It’s business 101 isn’t it?
If you have a business then you need a business plan.
- But why?
- Surely you know what your business does.
- A simple cashflow forecast will do, wont it?
- After all, business is all about money anyway.
In these next few blogs, Harlands will be investigating just how essential a business plan is to so many different areas of your business (And life). We will also offer help and guidance on sections of the plan that a few of our past clients have found to be problematic.
By the time we finish, you will have so much more than a working document, you’ll also have a very clear vision of where you are going and a grounded idea of where you are.
You will know exactly who your competitors are and be prepared for most of what business life can throw at you for you still to come out on top.
Your marketing efforts will be both inspired and measured, taking the best of what others have done and blending it with your own inspiration to produce something that will appeal to exactly the number of customers that you want to attract.
You’ll also be managing your home life and relationships more effectively.
The Obvious Reasons for Writing a Business Plan
It should go without saying, but there are practical, well documented reasons why a business plan is an absolute necessity. All of which Harlands can offer free advice on. These include:
- Business set up including legal structures.
- Marketing Advice.
- Raising finance.
- Choosing the right business property.
- Choosing and working effectively with a bank.
- Setting up your financial systems.
- Cashflow and Projections.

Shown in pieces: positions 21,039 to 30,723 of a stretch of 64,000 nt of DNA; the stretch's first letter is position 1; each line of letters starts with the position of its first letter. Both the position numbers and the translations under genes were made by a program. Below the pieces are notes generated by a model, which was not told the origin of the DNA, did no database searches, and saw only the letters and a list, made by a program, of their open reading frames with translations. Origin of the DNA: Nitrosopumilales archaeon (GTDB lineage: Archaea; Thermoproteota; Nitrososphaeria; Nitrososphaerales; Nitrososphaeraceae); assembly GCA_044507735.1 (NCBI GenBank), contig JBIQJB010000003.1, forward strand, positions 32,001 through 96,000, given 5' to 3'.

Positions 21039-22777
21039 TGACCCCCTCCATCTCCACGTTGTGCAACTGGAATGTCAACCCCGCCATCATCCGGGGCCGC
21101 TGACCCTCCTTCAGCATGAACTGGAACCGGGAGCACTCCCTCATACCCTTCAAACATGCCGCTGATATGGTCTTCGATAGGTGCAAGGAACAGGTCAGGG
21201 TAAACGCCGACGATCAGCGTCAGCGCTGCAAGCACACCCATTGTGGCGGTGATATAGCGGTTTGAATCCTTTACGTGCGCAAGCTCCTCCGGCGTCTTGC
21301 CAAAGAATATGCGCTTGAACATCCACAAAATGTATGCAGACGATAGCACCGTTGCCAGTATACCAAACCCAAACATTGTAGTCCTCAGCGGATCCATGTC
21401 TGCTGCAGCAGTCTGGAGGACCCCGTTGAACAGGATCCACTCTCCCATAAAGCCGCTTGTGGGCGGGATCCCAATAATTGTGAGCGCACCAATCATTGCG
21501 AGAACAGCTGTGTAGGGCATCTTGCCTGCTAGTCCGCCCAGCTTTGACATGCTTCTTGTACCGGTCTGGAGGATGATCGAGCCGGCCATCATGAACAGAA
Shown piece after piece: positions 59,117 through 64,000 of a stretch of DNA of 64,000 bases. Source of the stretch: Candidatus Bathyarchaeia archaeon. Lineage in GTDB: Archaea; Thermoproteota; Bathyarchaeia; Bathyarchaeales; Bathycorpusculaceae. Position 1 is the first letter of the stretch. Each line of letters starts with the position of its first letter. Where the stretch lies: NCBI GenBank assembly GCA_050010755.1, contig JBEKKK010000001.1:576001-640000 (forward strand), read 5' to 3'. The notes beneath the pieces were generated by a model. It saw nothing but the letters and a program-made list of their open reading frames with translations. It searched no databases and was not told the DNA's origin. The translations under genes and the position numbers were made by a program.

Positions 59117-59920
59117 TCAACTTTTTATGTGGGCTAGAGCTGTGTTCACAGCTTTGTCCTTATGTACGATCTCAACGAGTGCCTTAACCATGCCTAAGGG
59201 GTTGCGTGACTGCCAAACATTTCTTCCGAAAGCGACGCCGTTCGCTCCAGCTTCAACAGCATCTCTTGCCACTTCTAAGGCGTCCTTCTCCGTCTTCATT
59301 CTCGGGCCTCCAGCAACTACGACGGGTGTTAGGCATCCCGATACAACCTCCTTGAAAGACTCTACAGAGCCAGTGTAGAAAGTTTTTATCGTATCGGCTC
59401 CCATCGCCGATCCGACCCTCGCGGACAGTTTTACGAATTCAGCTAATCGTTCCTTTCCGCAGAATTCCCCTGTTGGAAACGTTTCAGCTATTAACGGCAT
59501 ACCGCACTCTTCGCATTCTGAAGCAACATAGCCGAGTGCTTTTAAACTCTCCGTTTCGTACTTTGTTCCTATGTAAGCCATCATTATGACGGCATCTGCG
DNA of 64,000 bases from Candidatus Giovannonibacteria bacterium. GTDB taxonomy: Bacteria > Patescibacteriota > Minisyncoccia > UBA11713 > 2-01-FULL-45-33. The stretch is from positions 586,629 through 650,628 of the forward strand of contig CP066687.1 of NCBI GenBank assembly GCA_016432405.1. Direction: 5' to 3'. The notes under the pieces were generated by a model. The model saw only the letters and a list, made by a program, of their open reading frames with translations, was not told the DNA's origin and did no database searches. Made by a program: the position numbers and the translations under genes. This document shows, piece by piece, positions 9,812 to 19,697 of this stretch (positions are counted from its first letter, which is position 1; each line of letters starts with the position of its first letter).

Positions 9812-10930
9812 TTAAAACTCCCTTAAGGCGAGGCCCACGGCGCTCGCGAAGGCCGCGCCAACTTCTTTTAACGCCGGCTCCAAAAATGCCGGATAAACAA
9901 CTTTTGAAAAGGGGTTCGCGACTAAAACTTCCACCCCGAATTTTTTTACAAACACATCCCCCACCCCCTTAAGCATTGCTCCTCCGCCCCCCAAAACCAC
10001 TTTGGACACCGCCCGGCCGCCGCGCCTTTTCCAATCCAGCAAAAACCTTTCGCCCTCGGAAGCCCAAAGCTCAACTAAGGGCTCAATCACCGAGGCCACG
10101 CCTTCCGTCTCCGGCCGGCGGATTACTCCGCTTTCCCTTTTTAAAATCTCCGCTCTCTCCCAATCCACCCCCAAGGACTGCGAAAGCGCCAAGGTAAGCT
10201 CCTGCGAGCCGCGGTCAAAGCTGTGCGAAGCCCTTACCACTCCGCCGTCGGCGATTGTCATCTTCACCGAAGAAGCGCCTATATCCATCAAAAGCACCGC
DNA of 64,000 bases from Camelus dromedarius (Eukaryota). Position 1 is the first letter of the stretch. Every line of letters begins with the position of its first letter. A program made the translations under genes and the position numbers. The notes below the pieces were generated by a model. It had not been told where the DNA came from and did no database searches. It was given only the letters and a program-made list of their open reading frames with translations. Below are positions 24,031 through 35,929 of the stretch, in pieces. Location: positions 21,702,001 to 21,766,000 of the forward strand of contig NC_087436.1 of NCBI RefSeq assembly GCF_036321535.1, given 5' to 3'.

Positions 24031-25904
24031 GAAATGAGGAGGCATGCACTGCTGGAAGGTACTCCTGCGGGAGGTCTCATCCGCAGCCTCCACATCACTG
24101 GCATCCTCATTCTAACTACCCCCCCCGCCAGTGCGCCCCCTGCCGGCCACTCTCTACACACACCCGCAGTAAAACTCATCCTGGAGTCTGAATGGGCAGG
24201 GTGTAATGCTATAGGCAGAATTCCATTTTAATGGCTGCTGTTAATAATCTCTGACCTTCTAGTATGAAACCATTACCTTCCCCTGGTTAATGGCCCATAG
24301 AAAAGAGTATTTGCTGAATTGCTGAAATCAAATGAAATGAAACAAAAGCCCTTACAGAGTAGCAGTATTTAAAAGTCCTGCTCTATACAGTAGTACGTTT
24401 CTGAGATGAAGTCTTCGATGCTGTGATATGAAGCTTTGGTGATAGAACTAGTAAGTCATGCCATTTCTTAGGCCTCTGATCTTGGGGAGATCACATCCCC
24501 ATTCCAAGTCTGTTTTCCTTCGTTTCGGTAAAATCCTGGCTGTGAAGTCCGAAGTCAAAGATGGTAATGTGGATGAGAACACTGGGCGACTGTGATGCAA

If you would Like free advice on any of the above, give us a call or sign up to our mailing list (Link) for FREE help and advice, hot off the press.
Who Reads your Business Plan?
Well, if you are going to write a document it’s rather useful - first and foremost - to consider your audience. That way you can make sure that the content and layout is appropriate and makes it easy for the reader to find exactly what they are looking for.
Your top three business plan recipients are:
It’s your business. Your spark of inspiration, your gem of an idea. For that information to take form and be improved upon by yourself or colleagues / family, it is much easier if it’s written down.
- Other people in your business.
For your vision to be fully realized there will be areas of the plan that your employees / partners will need to see. Once they are on-board with what the company is all about, they can use their expertise to forge ahead in the right direction. It also helps with the hiring process.
Naturally, most people who start their own business already have millions in their personal bank accounts, of which they are only to happy to spend on their business if and when the need arises (If only). But there are rare occasions when that is not the case, and the business needs a cash injection.
Investors will want to see that they will get a return on their money. And if you are offering up a slice of the company then the investors will need to see that their slice is substantial and tasty enough to be worth their efforts.
It could on the other hand be as simple as a bank loan. The bank will need to see why you need the money and that you have the means with which to pay it back.
All of this information is contained within your business plan.
Your Plan Clearly Defines Your Business
When people ask me what I do, I’m able to tell them. And they listen, sometimes they ask more questions and sometimes they request a meeting with me so they can see exactly what Harlands can do to help them.
It doesn’t sound like much, but years ago when I was asked what I did at a networking meeting I found it incredibly difficult to sum up just what it was that I did, that would mean the world to the others in the room.
I’d be talking for quite a while, ambling from one area of the business to the other. Meanwhile, the poor recipients would be sitting patiently, contemplating pouring hot coffee over their heads - just so they had an excuse to leave. That or they wouldn’t listen at all because they were just waiting for their opportunity to pitch me their own business.
In short, my business plan helped me with my elevator pitch.